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Another benefit I have received from self-publishing my first two books is more tangible.  Money.  I am not talking about stacks of benjamins, bags of (any denomination, really), or even enough to worry about being required to report on my taxes yet, but I have actually generated some cash flow.

Sure, when I track all the revenue minus expenses and do the calculations I clearly started out in a small hole.  I spent some money to register the copyright for my first two books, I spent some more money for proof copies of the print versions of those books, I spent a little more money to buy some copies to give to friends and family, and a little more money spent to buy copies to have on hand to sell folks.  It all sounds very un-profitable at first glance.

The strangest thing happened after that.  My books started selling.  Not by the hundreds and thousands, but enough to make a difference.  A dozen or so copies I had bought to have on hand sold to interested folks.  More folks bought the books online in one of their various forms.  Then, the most wonderful thing happened: I received my first royalty payments from Amazon and their CreateSpace subsidiary.  Yes, I finally felt I had actually started making money.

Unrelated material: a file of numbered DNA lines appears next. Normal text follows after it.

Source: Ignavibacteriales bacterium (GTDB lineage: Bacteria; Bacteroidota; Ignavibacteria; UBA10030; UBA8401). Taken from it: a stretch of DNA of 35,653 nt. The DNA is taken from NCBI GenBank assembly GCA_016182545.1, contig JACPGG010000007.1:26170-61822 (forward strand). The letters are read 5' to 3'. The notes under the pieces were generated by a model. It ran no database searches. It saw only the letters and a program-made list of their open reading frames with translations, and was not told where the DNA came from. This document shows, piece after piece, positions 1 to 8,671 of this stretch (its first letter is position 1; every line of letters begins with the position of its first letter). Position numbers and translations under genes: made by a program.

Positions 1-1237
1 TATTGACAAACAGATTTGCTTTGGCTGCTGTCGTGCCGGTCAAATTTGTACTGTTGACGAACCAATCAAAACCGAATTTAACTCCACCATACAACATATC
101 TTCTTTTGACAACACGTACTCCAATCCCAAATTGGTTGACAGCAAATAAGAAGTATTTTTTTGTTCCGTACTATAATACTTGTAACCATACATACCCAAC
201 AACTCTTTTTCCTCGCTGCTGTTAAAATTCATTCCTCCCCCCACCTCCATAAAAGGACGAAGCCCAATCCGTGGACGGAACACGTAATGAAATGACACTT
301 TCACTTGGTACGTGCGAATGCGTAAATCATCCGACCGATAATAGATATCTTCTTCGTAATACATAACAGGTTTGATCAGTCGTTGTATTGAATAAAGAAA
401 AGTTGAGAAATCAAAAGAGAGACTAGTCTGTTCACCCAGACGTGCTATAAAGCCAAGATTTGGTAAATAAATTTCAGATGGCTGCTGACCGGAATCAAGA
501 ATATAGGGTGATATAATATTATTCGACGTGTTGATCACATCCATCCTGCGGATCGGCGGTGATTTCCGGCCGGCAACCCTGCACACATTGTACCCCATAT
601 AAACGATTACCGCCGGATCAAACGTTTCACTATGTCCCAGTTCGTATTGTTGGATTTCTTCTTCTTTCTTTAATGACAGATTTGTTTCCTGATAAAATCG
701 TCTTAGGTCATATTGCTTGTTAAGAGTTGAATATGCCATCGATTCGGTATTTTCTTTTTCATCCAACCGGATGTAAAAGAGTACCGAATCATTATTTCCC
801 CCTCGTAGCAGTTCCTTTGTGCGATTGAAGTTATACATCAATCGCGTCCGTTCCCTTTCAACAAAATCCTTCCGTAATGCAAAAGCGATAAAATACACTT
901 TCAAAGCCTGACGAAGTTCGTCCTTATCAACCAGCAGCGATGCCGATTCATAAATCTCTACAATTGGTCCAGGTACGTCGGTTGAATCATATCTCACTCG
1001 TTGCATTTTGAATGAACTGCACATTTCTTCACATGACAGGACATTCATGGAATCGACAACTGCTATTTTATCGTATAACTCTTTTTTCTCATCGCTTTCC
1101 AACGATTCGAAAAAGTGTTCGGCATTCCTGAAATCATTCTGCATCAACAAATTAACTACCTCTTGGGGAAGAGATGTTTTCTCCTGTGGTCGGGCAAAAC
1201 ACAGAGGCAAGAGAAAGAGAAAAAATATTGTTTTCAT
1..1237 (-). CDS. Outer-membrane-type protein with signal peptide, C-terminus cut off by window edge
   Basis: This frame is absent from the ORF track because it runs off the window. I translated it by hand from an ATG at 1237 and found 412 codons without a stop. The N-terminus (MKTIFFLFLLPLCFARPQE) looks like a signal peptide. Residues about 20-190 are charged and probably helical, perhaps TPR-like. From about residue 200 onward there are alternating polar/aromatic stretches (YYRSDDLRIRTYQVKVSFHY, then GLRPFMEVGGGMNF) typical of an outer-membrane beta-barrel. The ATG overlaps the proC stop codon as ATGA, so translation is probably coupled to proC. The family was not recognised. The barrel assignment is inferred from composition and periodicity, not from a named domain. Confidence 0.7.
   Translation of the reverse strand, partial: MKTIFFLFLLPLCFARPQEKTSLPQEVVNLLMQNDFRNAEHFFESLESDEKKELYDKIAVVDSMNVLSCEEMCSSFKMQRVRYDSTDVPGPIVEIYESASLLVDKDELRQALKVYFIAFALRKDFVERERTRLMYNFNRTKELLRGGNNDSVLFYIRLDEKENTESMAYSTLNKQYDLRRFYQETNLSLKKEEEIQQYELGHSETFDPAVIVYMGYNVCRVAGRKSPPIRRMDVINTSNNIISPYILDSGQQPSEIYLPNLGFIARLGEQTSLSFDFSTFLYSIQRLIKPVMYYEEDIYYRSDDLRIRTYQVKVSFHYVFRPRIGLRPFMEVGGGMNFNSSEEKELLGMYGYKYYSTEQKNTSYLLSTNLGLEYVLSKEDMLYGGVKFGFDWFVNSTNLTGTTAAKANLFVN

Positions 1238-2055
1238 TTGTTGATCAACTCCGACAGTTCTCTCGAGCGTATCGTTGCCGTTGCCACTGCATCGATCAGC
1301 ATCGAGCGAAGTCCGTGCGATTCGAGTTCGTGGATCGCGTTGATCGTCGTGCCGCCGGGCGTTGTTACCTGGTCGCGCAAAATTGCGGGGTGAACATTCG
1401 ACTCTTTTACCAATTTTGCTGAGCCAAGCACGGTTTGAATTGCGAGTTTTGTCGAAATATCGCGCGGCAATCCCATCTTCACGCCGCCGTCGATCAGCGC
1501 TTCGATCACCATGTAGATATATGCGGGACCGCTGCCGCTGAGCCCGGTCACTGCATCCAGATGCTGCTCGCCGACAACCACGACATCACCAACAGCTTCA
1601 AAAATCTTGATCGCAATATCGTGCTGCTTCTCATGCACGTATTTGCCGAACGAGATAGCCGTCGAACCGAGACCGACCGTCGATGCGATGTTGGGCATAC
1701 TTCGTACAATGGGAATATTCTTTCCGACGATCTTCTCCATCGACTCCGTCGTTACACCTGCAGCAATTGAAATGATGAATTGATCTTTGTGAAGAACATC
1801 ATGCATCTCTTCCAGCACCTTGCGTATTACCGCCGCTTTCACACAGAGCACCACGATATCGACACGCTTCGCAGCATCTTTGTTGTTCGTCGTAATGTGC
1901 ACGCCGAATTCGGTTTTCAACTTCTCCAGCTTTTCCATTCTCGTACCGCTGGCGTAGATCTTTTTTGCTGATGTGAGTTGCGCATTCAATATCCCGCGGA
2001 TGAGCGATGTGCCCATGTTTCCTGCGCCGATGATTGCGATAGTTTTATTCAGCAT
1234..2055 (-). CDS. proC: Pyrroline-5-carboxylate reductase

Let me put this in a better perspective for you, dear readers.  I have been writing for thirteen months.  My net cost (total revenue minus total expenses) works out to less than $10/month at this point.  It’s still technically a hole, but it’s a small one and it’s shrinking.  Viewed as an income opportunity, it appears pretty lousy for now, but viewed as a hobby that I do in my spare-spare-spare-leftover time (I probably average less than two hours a day if you take the total time I have spent and divide it by the thirteen months since I started), it is relatively cheap and has the potential to turn out much better.  Not only that, but included in that cost is the fact that I have been able to give away a couple dozen copies of my books in their print form to beta readers, family, etc.  From this point forward, both of those books can now generate a trickle (maybe someday a stream) of royalty income and I will never have to pay another dime related to them.

All of this helps keep my mind on writing the other parts of the story.  The sooner I get the rest of the books finished, the sooner they can reach the point of breaking even and even generating positive cash flow.  That’s motivation.